News Commentary

The invisible wounds of war

Keith Calayag - The Philippine Star

How soldiers recover from the horrors of the battlefield

MANILA, Philippines — Choosing one's battles is always a wise move but Pfc. Derwin Morales did not have that option when his unit was ambushed by rebels in Infanta, Quezon last year.

With all of his companions down, the 32-year old Army soldier had no other choice but face the attackers alone.

"It was sudden. We were ambushed by the enemies. I survived. I was the only one who fought because others were not in the position to do so," Morales said in a recent interview.

"My companions were wounded and I had to give first aid to them while fighting," he added. 

Morales was hit by shrapnel in his right foot during the clash, which erupted on March 7, 2014. While the wound was not that serious, it reminded him of a morbid reality that comes with his job.

"I realized that the life of a soldier operating in the mountains can change in a matter of seconds whenever there is an encounter," the Army personnel said.

Kung mamamatay ka, talagang mamamatay ka (If it's your time to die, you will really die).

However, what affected Morales was not the physical injury that he endured during the firefight.

"I can't sleep. My mind went blank. I don't act normally. I forgot the surnames of my comrades. I even forgot my past experiences," he said.

Morales is one of the 48 soldiers undergoing treatment at the Armed Forces of the Philippines (AFP) Medical Center psychiatry ward, which specializes in patients suffering from post-traumatic stress disorder (PTSD).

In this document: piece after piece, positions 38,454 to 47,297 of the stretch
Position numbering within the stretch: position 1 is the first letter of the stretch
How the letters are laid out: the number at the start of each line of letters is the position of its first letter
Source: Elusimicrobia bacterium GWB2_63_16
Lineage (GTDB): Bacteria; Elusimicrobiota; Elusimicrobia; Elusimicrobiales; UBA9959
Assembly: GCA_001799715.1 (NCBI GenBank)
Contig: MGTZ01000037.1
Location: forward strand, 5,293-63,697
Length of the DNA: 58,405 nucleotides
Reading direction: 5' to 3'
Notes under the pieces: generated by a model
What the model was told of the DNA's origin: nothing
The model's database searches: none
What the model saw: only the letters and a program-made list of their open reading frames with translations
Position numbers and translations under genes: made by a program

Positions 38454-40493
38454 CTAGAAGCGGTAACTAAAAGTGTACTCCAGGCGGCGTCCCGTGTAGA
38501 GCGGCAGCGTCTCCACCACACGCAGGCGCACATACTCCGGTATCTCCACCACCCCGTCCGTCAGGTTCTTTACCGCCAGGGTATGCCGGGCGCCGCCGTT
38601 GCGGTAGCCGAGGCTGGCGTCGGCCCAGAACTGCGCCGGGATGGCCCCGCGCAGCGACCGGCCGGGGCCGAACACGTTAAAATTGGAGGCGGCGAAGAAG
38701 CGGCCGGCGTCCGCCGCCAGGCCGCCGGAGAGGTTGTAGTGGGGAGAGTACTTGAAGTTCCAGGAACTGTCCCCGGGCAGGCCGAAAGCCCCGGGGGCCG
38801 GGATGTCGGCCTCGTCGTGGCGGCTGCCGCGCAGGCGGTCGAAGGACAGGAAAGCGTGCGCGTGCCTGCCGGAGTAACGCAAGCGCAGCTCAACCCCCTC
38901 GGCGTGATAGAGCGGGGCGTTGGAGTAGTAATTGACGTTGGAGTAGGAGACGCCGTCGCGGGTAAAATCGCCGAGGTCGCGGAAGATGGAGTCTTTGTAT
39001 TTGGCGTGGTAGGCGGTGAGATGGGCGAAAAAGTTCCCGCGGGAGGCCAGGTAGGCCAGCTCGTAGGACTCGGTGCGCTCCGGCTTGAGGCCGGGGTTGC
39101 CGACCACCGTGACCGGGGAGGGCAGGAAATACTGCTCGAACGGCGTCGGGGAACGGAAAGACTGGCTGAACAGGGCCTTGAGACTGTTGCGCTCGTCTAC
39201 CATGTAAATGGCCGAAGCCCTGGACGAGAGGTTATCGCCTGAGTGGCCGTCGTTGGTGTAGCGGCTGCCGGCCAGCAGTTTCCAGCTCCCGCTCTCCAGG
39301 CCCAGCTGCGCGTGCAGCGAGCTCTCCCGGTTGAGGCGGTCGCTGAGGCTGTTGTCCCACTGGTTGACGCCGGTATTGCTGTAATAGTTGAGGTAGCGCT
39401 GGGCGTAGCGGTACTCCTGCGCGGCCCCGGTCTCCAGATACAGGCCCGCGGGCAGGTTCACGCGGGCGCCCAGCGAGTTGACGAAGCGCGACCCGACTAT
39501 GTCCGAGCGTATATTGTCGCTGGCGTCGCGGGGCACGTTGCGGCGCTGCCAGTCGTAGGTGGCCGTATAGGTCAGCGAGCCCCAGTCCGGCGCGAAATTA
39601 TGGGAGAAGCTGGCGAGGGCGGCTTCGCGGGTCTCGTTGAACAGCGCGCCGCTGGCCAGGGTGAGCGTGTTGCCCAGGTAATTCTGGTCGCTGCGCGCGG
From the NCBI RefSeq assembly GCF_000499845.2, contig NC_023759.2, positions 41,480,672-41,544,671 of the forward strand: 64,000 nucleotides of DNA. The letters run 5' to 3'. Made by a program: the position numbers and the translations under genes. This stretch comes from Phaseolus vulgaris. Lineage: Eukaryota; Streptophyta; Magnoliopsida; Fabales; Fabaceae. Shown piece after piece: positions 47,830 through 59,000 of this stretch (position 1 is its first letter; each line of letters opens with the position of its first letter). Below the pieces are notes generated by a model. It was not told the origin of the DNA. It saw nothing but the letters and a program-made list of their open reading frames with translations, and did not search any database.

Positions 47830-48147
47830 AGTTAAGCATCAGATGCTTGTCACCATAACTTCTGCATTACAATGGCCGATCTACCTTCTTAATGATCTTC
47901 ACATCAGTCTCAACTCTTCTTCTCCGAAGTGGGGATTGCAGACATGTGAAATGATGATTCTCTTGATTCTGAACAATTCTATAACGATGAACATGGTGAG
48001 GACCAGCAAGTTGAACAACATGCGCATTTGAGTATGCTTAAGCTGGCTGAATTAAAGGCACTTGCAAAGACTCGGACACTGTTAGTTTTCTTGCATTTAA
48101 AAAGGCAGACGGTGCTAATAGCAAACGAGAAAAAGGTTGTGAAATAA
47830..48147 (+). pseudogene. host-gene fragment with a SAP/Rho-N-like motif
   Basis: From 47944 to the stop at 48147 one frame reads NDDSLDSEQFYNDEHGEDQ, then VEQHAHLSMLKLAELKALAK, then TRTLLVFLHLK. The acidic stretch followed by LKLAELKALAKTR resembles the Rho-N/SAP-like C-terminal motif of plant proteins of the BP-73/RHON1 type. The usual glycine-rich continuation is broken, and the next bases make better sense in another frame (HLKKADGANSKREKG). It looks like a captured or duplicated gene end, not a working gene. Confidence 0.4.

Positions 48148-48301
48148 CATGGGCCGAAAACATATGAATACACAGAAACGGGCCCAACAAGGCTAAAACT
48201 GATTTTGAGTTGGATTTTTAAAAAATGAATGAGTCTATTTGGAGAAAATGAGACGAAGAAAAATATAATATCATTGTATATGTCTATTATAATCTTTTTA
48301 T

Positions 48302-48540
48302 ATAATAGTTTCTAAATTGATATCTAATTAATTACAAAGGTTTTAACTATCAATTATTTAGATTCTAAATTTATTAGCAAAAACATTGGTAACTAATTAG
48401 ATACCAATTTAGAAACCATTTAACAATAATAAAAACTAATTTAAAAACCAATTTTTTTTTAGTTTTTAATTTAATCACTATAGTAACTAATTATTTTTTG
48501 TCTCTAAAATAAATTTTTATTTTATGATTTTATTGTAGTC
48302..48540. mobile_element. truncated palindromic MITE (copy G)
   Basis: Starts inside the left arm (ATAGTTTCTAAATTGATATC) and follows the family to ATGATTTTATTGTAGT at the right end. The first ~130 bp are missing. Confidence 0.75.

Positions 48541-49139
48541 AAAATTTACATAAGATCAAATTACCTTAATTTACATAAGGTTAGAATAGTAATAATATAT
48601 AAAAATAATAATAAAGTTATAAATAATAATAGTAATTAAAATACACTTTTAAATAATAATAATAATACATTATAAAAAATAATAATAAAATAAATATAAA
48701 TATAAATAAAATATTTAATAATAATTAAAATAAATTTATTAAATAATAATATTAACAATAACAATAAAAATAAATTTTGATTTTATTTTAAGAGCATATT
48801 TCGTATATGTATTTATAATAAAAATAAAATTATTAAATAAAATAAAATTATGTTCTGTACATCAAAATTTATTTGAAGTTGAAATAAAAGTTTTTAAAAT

Unseen injuries

The treatment of patients in the ward usually lasts for several months, a proof that the invisible wounds of war sometimes take longer time to heal.

AFP Medical Center head psychiatrist Joel Enrico Anastacio said PTSD is a condition that can be acquired after exposure to traumatic events. Men usually acquire it after a harrowing combat experience while women do so after a rape or sexual harassment.

"I can't sleep. My mind went blank. I don't act normally. I forgot the surnames of my comrades."

Anastacio said among the symptoms of the disorder are flashbacks in the form of nightmares, avoidance of stimuli that would remind them of the experience, numbing of emotional responsiveness, insomnia and hyper arousal or the sudden outburst of emotions like anger.

"Common symptoms include difficulty of sleeping. I'm talking of days or weeks," he added.

Anastacio said PTSD is common to new soldiers because seasoned ones can easily cope with abnormal situations.

Data from the AFP Medical Center showed that 35 soldiers suffered from PTSD in 2011, 16 in 2012, 21 in 2013 and 17 in 2014. The data, however, did not include those who were not admitted to the ward for various reasons.

"The number is not increasing but it is also not decreasing because Filipino soldiers have strong coping mechanisms. Besides, the AFP is now strict in terms of neuropsychiatry exams," AFP Medical Center public information officer Maj. Eddie Ballunso said.

"Besides, Filipinos are known to be very resilient," he added.

Dealing with patients

Cpt. Imelda Balogan, head nurse of the AFP Medical Center psychiatry ward, said dealing with PTSD patients require lots of patience.

"You really need patience because all approach must be therapeutic. When you say therapeutic, you do things with basis." Balogan said.

Balogan noted that patients react differently once they are admitted to the ward.

"At first, they are really hesitant. Others are violent. Others did not know that they will be admitted here. They are really anxious," she said.

Aside from being patient, health workers dealing with those suffering from the disorder need to be security conscious.

"The violent type of patient may be okay now but he may be aggressive next time. Sometimes, we have to undergo risk training when dealing with violent patients," Balogan said.